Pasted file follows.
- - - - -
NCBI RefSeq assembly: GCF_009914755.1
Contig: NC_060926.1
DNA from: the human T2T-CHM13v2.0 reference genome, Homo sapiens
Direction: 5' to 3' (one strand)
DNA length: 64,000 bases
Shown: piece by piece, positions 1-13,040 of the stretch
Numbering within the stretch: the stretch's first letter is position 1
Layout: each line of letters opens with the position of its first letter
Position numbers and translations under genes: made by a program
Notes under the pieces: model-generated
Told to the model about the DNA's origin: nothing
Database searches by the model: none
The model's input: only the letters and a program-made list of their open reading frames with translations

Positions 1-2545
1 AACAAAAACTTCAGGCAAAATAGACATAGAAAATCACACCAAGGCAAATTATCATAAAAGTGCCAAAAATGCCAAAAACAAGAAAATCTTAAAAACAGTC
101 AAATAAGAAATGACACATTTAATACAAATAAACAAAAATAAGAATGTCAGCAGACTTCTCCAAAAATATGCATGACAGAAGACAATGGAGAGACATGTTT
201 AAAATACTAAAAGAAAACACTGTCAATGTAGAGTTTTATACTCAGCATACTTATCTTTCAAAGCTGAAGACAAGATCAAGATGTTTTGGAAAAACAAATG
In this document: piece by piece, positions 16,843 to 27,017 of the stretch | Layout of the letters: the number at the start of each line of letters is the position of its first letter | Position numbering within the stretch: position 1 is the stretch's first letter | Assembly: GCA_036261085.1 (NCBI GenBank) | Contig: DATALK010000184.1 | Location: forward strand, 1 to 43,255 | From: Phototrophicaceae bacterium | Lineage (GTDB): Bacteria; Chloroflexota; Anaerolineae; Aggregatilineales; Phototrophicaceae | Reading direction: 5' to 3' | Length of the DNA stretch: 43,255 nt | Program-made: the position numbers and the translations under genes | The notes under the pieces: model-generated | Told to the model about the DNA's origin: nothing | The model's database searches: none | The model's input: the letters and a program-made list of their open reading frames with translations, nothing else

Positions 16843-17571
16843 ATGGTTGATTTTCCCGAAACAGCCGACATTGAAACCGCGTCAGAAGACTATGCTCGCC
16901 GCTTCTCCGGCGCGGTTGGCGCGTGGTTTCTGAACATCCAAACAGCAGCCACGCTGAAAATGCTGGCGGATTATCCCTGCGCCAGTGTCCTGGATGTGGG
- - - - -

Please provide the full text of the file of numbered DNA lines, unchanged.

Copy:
NCBI RefSeq assembly: GCF_009914755.1
Contig: NC_060926.1
DNA from: the human T2T-CHM13v2.0 reference genome, Homo sapiens
Direction: 5' to 3' (one strand)
DNA length: 64,000 bases
Shown: piece by piece, positions 1-13,040 of the stretch
Numbering within the stretch: the stretch's first letter is position 1
Layout: each line of letters opens with the position of its first letter
Position numbers and translations under genes: made by a program
Notes under the pieces: model-generated
Told to the model about the DNA's origin: nothing
Database searches by the model: none
The model's input: only the letters and a program-made list of their open reading frames with translations

Positions 1-2545
1 AACAAAAACTTCAGGCAAAATAGACATAGAAAATCACACCAAGGCAAATTATCATAAAAGTGCCAAAAATGCCAAAAACAAGAAAATCTTAAAAACAGTC
101 AAATAAGAAATGACACATTTAATACAAATAAACAAAAATAAGAATGTCAGCAGACTTCTCCAAAAATATGCATGACAGAAGACAATGGAGAGACATGTTT
201 AAAATACTAAAAGAAAACACTGTCAATGTAGAGTTTTATACTCAGCATACTTATCTTTCAAAGCTGAAGACAAGATCAAGATGTTTTGGAAAAACAAATG
In this document: piece by piece, positions 16,843 to 27,017 of the stretch | Layout of the letters: the number at the start of each line of letters is the position of its first letter | Position numbering within the stretch: position 1 is the stretch's first letter | Assembly: GCA_036261085.1 (NCBI GenBank) | Contig: DATALK010000184.1 | Location: forward strand, 1 to 43,255 | From: Phototrophicaceae bacterium | Lineage (GTDB): Bacteria; Chloroflexota; Anaerolineae; Aggregatilineales; Phototrophicaceae | Reading direction: 5' to 3' | Length of the DNA stretch: 43,255 nt | Program-made: the position numbers and the translations under genes | The notes under the pieces: model-generated | Told to the model about the DNA's origin: nothing | The model's database searches: none | The model's input: the letters and a program-made list of their open reading frames with translations, nothing else

Positions 16843-17571
16843 ATGGTTGATTTTCCCGAAACAGCCGACATTGAAACCGCGTCAGAAGACTATGCTCGCC
16901 GCTTCTCCGGCGCGGTTGGCGCGTGGTTTCTGAACATCCAAACAGCAGCCACGCTGAAAATGCTGGCGGATTATCCCTGCGCCAGTGTCCTGGATGTGGG